Parents in the university town of Nsukka have appealed to the Academic Staff Union of Universities (ASUU) to suspend its ongoing strike, considering the setback and suffering it would cause students and their parents.
Some parents, who spoke with the NAN in Nsukka on Friday, said if the strike was allowed to continue, it would alter university academic calendar and make it difficult for students to graduate when they ought to.
Njideka Ozioko, a secondary school principal, decried the incessant strikes in Nigeria’s tertiary education sector, describing them as unhealthy development.
“It is unfortunate that some students have spent over five years for a course that is supposed to last four years as result of frequent strikes,” she said.
“When two elephants fight, it is the grass that suffers; ASUU should consider students and suspend the strike, while it continues negotiation with government.”
She said the union should explore other avenues of ventilating its grievances, saying that strikes adversely affect the academic life of students.
Similarly, Jude Urama, while appealing to the lecturers to suspend the strike, said the government should make education a priority in its programme by treating issues relating to the sector honestly and transparently.
“It is unbelievable that government cannot implement agreement it reached with ASUU since 2009,” he said.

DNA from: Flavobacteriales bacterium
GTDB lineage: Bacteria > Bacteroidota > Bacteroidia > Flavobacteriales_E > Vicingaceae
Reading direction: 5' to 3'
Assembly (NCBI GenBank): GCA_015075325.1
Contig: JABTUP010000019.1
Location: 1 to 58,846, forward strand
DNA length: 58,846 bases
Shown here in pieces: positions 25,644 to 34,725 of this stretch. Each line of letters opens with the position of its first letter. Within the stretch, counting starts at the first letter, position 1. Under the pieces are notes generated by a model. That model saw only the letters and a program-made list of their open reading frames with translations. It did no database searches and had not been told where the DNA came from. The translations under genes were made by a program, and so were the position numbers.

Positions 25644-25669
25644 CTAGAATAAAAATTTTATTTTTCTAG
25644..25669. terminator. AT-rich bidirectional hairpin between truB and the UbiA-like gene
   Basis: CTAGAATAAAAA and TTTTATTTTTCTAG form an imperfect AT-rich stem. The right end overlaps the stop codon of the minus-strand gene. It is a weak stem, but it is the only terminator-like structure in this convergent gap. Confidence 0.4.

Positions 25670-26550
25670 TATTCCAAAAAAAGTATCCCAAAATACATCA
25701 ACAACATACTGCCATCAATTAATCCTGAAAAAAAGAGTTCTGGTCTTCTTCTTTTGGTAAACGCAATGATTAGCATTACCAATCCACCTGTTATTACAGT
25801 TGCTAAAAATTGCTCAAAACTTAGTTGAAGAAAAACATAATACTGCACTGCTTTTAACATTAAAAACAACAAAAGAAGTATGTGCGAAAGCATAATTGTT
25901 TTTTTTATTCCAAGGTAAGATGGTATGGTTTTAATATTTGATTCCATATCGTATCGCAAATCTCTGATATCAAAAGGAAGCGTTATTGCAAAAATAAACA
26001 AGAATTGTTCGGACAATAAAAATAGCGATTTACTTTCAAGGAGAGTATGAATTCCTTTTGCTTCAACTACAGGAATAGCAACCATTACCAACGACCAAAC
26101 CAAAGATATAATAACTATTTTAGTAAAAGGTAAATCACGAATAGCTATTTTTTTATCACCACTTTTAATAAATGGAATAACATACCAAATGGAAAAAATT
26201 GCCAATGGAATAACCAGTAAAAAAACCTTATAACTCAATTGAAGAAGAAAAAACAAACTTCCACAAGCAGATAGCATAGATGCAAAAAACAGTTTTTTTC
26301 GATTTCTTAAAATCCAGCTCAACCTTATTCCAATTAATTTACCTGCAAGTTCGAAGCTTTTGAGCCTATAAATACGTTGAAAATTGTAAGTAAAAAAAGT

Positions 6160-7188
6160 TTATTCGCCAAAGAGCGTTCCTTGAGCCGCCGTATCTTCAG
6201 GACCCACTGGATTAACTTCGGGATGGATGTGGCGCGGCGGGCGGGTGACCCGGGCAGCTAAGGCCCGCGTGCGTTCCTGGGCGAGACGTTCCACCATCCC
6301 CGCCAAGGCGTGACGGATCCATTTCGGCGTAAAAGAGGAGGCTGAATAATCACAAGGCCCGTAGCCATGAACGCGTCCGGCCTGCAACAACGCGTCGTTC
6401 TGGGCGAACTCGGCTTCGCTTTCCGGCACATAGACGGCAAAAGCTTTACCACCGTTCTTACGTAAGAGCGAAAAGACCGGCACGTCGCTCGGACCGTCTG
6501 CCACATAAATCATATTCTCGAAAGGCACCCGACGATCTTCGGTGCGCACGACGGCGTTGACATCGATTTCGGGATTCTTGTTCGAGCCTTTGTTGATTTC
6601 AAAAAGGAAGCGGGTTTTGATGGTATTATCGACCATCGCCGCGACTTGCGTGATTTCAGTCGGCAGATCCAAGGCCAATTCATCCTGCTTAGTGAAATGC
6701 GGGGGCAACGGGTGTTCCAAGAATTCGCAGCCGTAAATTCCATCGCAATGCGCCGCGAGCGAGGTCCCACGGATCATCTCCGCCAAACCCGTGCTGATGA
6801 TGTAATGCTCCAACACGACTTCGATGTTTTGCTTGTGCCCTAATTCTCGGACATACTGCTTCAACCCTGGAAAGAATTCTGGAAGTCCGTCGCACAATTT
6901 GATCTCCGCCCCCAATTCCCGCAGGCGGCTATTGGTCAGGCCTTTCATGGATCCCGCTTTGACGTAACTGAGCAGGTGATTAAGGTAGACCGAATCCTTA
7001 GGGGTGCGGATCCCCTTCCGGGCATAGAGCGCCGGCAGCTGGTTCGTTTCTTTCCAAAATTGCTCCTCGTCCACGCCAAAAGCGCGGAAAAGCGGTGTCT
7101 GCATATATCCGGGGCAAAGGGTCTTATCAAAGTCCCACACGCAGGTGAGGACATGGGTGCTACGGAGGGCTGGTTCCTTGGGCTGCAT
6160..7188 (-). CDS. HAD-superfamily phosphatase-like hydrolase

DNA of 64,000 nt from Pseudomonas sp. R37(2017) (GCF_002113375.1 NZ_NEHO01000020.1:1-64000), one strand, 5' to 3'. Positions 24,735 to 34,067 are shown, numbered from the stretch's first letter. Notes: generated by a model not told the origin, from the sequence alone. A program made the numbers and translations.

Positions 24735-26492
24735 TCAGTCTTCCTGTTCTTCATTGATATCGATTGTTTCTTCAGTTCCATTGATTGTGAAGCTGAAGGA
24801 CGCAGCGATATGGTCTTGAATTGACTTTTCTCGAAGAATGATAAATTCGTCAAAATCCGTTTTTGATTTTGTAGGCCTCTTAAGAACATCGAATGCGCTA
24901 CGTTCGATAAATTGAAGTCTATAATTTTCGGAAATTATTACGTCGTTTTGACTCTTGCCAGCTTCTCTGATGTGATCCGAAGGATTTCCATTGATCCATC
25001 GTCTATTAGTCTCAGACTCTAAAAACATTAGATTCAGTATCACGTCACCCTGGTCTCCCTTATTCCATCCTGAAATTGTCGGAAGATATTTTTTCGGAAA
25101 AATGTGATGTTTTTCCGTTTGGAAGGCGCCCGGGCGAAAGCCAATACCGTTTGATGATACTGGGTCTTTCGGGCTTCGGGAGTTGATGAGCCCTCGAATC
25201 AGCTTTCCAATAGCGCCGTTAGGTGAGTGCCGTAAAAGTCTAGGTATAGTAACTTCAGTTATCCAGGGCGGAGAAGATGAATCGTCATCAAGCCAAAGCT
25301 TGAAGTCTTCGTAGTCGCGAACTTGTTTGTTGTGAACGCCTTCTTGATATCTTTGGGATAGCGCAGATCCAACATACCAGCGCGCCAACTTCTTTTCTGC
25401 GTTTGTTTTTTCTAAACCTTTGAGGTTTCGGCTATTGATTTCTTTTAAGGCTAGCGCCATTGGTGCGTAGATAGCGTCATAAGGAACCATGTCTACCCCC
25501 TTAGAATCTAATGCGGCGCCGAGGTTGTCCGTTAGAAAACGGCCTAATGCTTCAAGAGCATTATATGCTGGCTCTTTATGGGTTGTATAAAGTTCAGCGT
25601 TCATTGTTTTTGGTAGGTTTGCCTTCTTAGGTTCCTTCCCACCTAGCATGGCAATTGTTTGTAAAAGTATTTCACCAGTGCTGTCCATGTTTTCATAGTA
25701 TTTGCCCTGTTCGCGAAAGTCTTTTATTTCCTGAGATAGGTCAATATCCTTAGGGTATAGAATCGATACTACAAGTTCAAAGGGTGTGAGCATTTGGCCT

“If government knew it didn’t have the financial muscle to fulfil that agreement, why did it sign the agreement?” Urama asked rhetorically.
He also appealed to the lecturers to consider the interest of students and parents who are on the receiving end, and suspend the strike, so that final year students could finish up with their examinations.
Also commenting, Joy Ezeugwu, a civil servant, urged the ASUU leadership to give the federal government more time to meet its demands, in view of the present economic recession in the country.
“It is unfortunate that government has been unable to fulfil its own part of the agreement reached with ASUU since 2009. Education is the engine room that drives economic and technological development of any nation,” she said.
“Our leaders should learn how to give education its pride of place in order to move this country to the next level.”
Meanwhile, the strike has paralysed academic and commercial activities at the Nasarawa State University, Keffi (NSUK).
According to NAN, the university’s chapter of ASUU has also joined the nationwide strike.
Nghargbu K’tso, the ASUU branch chairman of NSUK, told NAN that: “We lecturers in Nasarawa State University, Keffi, have joined the strike since Monday and we are saying `no going back on the strike’.
“We are complying with ASUU national leadership directive 100 per cent in the interest of the education sector and for the overall development of the country.”
NSUK joins University of Abuja, University of Nigeria Nsukka and several others that have joined the indefinite strike.
There may be a glimmer of hope for students as the federal government on Thursday said the strike may be called off “within the next one week”.
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